Watch Out for Lottery Scams

Watch Out for Lottery Scams

Everyone dreams of winning the lottery, but scammers enjoy turning the dreams of others into nightmares. Lottery and sweepstakes scams are always popular and often catch victims unaware by promising incredible wins that appear to be from authentic sources. Let’s take a look at lottery scams, how they play out, and how to avoid falling victim.

How the scams play out 

In a typical lottery scam, the victim is notified that they’ve won a lottery or sweepstakes they may not remember entering. They may be contacted by mail, phone call, text message, or social media alert. The allegedly won prizes can be a pile of cash that numbers in the high millions, a tropical vacation, or even expensive electronic devices. The scammer often piggybacks on recognized lottery names to appear authentic, such as “Mega Millions Mobile Lottery.” 

It all sounds wonderful, but here’s where things get tricky. To claim the prize, the victim is told they must pay a fee, which will allegedly cover the cost of processing the prize, taxes, courier charges, and insurance. Of course, the money can only be wired to a specific bank account or furnished via a prepaid debit card. If the victim falls for the scam and pays the fee, the scammer will continue collecting these fees and stalling the delivery of the prize. Or, they may actually send a check for a small percentage of the prize, but the check will bounce after being deposited. 

In other variations of the scam, the target is asked to call a phone number or click on a link to claim the prize. If they do so, they’ll then be asked to provide personal information, such as their Social Security number, checking account details, and date of birth. All of this, they’ll be told, will enable them to receive the prize. Unfortunately, this information will actually make the victim vulnerable to identity theft and more.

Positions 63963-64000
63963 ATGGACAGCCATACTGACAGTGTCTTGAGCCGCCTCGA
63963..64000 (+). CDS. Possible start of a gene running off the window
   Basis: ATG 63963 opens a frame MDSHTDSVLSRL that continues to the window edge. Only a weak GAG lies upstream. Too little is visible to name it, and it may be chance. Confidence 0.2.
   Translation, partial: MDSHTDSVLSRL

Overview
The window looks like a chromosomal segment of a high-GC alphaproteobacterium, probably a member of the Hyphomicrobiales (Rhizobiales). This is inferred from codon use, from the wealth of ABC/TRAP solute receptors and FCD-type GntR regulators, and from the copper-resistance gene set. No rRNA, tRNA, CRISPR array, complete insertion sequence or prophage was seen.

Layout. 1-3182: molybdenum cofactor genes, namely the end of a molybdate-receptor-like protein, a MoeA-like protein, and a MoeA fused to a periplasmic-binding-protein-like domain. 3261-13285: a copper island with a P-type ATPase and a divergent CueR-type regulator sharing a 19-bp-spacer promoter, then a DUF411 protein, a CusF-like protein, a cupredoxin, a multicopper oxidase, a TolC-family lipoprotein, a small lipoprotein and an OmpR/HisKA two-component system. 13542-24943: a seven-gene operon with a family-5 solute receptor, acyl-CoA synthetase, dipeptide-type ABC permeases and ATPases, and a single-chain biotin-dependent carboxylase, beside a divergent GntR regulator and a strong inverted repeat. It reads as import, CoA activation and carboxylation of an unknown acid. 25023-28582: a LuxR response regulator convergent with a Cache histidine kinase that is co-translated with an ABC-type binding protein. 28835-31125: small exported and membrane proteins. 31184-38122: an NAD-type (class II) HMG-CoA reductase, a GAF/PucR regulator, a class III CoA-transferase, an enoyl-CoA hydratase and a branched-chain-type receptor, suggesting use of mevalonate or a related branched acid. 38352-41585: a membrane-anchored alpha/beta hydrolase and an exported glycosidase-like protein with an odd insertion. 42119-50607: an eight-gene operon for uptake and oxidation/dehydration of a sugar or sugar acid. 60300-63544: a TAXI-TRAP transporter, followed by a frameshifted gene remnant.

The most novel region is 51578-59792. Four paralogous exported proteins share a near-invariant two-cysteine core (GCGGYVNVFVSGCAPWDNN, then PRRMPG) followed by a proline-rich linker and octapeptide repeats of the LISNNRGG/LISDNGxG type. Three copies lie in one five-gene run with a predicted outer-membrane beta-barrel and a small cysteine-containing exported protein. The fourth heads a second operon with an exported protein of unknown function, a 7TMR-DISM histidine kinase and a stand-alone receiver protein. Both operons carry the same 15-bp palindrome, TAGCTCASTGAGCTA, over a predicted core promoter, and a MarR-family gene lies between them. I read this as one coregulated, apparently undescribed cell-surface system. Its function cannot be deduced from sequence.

Recently, scammers have started hacking into people’s social media accounts and then contacting their friends and family members through their platforms to tell them they’ve won money in a lottery or sweepstakes. The victim, believing the message has been sent by someone they trust, is more likely to fall prey to the scam. 

Red flags 

To avoid falling prey to a lottery scam, look out for these red flags: 

  • You’ve been notified that you won a lottery, sweepstakes or competition you know you’ve never entered.
  • The lottery you’ve allegedly won was drawn overseas.
  • The email, text message, or social media alert informing you of your win is riddled with grammar mistakes and typos. 
  • You are warned to keep your “win” confidential.
  • You’re asked to pay a fee to collect your winnings. 
  • You’re asked to share confidential information over the phone or online to claim your prize. 
  • You’re instructed to call a specific number or click on a link to verify your prize.

Protect yourself

Follow these basic safety measures to protect yourself from a lottery scam and/or similar ruses: 

  • Never share personal information over the phone or online with an unverified source.
  • Don’t click on links in emails from an unknown sender. 
  • Never wire money to an unknown contact. 
  • If a friend or family member appears to have sent a suspicious message, contact them directly to verify that it is actually from them. If they haven’t sent the message, let them know their social media account has been hacked. 

If you’ve been targeted

If you believe you’ve been targeted and/or victimized by a lottery scam, take immediate steps to protect yourself from further harm. Contact the Federal Trade Commission at FTC.gov to let them know about the scam. If you’ve already shared information and/or money, contact your local law enforcement agencies for assistance and visit the FTC’s page on identity theft to start the recovery process. Finally, let your friends know about the circulating scam.

Playing the lottery can be a fun way to toy with chance, but falling victim to a lottery scam can be an expensive and frightening ordeal. Play it safe!

Your Turn: Have you been targeted by a lottery scam? Tell us about it in the comments.